BUFFALO, N.Y./NEW YORK (Reuters) - New York state sued HSBC Holdings Plc for ignoring a law designed to protect struggling homeowners from being thrown into foreclosure without getting a chance to renegotiate their mortgages.
The lawsuit filed by Attorney General Eric Schneiderman accuses Europe’s largest bank of letting foreclosure cases languish by ignoring a state law intended to give homeowners a chance to negotiate loan modifications.
Schneiderman said such delays have trapped as many as 25,000 homeowners in a “shadow docket” of foreclosure cases backlogged as long as 2-1/2 years, causing them to rack up thousands of dollars of needless interest, fees and penalties.
“Mick Jagger was wrong. If you’re a homeowner, time is not on your side,” Schneiderman said at a news conference, referencing the 1964 Rolling Stones hit “Time is On My Side.”
Neal McGarity, an HSBC spokesman, declined to comment.
The lawsuit was filed on Monday in a New York state court in Buffalo and made public on Tuesday.
It accuses HSBC of regularly ignoring a state law requiring lenders to file paperwork, known as a request for judicial intervention, which entitles homeowners to settlement conferences within 60 days to negotiate loan modifications.
He said a sampling showed that since 2010 HSBC has been too slow to file required paperwork in 297 cases in the counties of The Bronx, Erie, Monroe and Suffolk, and that thousands of similar cases may exist in 58 other counties in the state.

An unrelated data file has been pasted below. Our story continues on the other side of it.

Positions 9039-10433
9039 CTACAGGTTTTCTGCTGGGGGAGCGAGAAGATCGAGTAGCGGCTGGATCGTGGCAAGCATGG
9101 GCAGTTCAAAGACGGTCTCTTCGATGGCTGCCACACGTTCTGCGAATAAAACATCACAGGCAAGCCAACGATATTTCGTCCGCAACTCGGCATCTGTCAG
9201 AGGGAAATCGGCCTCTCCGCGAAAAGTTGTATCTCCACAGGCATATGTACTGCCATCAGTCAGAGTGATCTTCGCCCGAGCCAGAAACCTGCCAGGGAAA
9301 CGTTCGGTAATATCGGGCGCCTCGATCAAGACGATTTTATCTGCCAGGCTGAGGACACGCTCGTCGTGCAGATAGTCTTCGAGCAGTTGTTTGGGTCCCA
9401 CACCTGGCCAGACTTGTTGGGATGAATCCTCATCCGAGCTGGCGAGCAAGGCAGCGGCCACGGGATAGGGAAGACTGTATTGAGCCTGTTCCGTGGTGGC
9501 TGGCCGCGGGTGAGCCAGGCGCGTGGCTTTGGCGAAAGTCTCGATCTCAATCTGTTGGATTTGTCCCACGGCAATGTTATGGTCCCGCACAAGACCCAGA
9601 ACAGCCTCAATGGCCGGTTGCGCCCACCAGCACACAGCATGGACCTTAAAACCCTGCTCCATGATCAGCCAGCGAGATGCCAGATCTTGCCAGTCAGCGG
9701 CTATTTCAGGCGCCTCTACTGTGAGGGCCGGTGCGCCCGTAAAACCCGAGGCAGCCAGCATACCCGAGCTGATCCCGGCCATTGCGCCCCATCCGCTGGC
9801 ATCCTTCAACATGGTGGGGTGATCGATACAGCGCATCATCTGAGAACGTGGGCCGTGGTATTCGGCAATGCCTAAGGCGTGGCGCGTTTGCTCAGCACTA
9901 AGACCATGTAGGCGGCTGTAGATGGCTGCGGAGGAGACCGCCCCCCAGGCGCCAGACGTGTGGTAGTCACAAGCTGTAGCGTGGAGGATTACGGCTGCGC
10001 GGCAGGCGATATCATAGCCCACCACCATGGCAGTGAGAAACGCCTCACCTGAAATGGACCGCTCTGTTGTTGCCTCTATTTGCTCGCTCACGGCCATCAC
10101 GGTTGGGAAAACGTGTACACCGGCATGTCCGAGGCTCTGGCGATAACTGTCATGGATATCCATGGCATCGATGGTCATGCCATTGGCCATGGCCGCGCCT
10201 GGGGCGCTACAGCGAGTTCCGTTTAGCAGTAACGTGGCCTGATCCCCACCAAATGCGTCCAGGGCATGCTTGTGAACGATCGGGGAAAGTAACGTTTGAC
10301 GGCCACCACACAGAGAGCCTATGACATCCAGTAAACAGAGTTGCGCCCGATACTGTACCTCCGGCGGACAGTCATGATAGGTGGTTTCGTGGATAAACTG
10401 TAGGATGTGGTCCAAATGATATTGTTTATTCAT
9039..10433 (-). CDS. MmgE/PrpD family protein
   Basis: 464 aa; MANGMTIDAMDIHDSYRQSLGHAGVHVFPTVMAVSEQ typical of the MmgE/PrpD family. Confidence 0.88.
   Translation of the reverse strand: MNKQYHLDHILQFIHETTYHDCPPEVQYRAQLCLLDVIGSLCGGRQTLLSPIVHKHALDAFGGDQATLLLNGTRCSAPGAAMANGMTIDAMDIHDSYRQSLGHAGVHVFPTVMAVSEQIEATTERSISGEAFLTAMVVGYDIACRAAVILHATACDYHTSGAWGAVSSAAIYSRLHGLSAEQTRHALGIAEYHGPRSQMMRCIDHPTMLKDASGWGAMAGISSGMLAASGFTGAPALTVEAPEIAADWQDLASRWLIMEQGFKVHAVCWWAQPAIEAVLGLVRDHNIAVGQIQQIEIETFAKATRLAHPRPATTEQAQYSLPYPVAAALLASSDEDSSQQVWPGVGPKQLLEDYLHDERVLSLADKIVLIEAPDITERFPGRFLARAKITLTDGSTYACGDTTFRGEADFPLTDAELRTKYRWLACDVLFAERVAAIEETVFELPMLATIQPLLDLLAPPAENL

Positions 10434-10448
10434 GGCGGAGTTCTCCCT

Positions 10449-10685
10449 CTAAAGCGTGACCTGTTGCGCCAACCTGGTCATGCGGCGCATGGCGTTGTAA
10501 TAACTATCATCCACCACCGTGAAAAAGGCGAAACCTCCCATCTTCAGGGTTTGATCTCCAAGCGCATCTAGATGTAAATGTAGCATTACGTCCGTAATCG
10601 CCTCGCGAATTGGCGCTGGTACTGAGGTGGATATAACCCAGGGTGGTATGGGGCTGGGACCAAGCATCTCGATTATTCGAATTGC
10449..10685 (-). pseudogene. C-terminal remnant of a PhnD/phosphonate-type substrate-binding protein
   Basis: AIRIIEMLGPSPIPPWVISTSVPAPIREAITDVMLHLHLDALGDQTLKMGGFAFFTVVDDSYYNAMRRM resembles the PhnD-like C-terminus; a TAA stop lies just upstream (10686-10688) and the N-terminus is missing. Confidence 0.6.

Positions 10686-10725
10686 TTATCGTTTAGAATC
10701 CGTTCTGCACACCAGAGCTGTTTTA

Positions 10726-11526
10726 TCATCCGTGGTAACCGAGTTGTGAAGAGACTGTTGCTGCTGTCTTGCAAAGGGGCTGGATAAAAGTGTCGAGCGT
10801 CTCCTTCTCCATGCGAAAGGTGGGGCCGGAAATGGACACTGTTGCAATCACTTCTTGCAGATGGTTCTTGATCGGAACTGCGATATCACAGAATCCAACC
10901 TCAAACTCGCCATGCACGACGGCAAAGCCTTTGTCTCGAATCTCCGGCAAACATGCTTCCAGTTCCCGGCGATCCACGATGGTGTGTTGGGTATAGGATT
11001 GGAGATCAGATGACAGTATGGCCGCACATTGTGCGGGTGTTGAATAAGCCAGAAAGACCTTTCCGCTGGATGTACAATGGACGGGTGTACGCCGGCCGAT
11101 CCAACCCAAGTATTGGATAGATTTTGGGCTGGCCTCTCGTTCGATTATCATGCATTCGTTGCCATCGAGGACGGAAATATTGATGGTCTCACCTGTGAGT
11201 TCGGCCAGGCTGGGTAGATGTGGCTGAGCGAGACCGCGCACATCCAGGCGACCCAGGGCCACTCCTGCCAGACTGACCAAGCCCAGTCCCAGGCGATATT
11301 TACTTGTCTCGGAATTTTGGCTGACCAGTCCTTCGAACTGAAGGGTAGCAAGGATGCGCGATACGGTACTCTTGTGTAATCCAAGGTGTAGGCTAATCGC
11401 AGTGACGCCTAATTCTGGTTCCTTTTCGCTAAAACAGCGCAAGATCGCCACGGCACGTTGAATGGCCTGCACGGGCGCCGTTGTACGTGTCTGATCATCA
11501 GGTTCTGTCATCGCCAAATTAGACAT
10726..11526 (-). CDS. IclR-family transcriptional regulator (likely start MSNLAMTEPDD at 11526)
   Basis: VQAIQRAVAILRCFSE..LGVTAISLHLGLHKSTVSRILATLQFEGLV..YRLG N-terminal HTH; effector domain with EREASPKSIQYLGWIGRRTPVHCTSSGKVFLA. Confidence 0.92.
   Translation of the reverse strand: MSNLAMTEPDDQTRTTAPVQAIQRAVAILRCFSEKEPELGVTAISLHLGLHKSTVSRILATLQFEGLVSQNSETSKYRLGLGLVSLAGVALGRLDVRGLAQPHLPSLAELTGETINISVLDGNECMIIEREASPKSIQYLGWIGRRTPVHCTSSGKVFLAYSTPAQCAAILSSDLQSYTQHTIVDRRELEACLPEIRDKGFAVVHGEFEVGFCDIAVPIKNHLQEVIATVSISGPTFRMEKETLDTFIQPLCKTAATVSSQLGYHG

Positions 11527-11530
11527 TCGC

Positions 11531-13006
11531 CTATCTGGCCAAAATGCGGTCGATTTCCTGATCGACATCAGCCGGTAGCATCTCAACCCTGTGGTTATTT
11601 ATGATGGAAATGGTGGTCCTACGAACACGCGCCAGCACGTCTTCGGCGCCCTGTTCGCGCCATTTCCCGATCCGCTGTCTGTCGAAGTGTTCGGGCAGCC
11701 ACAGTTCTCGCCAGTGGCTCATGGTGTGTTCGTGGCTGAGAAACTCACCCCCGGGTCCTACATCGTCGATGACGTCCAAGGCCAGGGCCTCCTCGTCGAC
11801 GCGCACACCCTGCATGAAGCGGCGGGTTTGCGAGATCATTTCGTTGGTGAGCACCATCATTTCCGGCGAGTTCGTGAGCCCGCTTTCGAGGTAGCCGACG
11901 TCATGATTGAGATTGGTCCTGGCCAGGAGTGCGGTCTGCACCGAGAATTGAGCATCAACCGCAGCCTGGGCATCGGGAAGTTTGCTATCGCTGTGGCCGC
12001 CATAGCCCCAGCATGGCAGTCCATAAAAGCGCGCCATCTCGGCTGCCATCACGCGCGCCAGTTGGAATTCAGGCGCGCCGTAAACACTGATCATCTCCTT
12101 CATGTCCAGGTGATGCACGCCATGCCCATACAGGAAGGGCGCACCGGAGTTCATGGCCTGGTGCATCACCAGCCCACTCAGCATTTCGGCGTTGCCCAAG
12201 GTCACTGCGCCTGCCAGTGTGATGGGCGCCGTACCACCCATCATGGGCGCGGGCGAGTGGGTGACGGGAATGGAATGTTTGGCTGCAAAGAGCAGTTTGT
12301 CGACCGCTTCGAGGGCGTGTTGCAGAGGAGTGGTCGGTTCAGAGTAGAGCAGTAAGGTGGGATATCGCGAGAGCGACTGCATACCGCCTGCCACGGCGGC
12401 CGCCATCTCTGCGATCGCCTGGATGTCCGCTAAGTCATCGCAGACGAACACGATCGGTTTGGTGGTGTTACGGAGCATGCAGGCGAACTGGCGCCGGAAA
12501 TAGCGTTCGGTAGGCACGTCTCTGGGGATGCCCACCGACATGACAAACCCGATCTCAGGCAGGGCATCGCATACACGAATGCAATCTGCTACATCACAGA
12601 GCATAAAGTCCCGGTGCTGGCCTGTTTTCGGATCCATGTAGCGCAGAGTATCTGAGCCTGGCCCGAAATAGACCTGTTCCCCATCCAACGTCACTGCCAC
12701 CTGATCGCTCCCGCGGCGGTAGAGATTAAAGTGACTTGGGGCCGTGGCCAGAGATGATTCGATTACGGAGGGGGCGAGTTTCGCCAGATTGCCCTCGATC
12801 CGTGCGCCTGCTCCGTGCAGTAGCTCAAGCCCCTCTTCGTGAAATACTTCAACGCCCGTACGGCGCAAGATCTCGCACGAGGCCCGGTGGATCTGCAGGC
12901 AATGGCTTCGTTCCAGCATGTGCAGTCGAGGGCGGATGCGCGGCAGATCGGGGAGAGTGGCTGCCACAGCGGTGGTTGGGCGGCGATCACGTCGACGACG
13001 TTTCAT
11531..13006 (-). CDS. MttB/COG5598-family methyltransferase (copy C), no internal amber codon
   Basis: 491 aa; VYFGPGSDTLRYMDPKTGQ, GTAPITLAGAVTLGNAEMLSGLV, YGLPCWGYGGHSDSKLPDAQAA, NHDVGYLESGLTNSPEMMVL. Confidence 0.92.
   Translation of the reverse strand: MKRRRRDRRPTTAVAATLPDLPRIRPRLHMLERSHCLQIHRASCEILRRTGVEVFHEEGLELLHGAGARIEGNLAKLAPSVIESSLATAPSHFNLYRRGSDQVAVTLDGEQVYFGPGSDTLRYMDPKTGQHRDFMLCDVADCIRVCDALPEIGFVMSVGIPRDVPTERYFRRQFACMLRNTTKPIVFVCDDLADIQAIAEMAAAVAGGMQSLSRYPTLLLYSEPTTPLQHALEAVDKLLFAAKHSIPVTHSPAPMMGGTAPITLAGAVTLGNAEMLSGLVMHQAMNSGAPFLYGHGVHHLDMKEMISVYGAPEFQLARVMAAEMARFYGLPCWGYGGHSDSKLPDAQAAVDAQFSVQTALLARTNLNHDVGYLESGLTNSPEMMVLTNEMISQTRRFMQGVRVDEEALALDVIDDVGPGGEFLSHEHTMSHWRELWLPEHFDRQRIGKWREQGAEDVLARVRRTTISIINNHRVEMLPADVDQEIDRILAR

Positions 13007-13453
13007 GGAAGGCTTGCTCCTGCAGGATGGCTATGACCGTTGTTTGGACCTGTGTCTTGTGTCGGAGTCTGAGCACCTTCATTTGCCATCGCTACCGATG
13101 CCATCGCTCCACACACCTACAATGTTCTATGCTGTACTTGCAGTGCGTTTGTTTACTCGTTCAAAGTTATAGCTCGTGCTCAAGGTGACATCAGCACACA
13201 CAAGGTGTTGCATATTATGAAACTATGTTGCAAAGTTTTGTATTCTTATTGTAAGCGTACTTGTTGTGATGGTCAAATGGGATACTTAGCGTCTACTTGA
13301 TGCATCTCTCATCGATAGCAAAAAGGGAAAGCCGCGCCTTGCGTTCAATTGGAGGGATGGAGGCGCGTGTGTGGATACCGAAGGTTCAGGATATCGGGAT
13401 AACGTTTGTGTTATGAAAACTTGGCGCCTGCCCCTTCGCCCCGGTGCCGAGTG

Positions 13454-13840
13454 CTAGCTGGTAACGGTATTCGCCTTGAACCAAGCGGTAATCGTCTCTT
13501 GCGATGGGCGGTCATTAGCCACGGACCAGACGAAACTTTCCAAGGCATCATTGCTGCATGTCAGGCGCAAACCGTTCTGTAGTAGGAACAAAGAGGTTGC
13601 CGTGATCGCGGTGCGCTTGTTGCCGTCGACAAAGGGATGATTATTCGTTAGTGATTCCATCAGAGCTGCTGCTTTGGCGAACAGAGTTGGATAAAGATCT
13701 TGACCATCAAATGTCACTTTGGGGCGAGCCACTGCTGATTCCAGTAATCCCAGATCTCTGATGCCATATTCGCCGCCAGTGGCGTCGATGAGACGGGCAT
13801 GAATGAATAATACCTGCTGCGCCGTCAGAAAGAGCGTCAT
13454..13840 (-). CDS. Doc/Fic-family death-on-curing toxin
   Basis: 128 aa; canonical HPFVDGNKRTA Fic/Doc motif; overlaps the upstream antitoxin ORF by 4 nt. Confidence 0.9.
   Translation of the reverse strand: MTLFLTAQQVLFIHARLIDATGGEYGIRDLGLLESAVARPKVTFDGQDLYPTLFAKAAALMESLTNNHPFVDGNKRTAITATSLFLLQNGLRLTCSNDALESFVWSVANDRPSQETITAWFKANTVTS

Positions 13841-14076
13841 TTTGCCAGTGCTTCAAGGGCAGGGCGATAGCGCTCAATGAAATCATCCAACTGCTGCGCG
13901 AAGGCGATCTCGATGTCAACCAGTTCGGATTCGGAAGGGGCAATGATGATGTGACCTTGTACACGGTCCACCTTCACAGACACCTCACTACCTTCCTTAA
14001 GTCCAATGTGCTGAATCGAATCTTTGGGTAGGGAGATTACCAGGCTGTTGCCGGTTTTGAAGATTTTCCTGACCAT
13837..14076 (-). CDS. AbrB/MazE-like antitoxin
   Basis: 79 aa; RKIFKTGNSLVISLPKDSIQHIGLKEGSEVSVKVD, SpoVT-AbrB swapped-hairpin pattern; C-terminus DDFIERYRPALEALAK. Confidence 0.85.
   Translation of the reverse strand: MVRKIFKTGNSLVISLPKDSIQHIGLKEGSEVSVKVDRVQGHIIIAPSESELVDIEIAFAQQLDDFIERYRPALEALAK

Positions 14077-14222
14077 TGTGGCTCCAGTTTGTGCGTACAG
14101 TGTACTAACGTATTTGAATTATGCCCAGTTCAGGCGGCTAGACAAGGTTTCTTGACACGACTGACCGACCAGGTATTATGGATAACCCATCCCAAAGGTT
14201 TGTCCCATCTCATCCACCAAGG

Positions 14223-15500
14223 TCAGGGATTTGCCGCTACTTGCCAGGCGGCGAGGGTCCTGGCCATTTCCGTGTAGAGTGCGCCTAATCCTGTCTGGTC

“(HSBC‘s) business practices not only violate the law, but they make it more likely that homeowners will unnecessarily lose their homes,” Schneiderman said in a court filing.
The attorney general is still eyeing possible lawsuits against Bank of America Corp and Wells Fargo & Co for violating terms of a nationwide settlement over mortgage servicing abuses.
Schneiderman accused the nation’s second- and fourth-largest banks last month of having failed to timely process modification applications. Wells Fargo is also the largest U.S. mortgage lender.
The $25 billion settlement reached in February 2012 also covered Ally Financial Inc, Citigroup Inc and JPMorgan Chase & Co, but not HSBC.
Schneiderman has not publicly suggested plans to sue those other lenders, but on Tuesday said unnamed financial institutions may become targets.
“Part of it depends on how this goes,” he said, referring to the HSBC lawsuit. “We are hopeful banks will see this and comply.”
As of March 31, HSBC Bank USA had $183.9 billion of assets, and operated more than 250 branches in 11 U.S. states and Washington, D.C., with about two-thirds of the branches in New York state.
Schneiderman’s lawsuit seeks restitution for homeowners, a waiver of improper accrued charges and fees, other damages, and a requirement that HSBC file papers properly in the future.
The case is New York v. HSBC Bank USA et al, New York State Supreme Court, Erie County, No. 001660-2013.
Reporting by Jonathan Stempel in New York and Neale Gulley in Buffalo, New York; Additional reporting by Karen Freifeld in New York; Editing by Eddie Evans, Maureen Bavdek and Leslie Gevirtz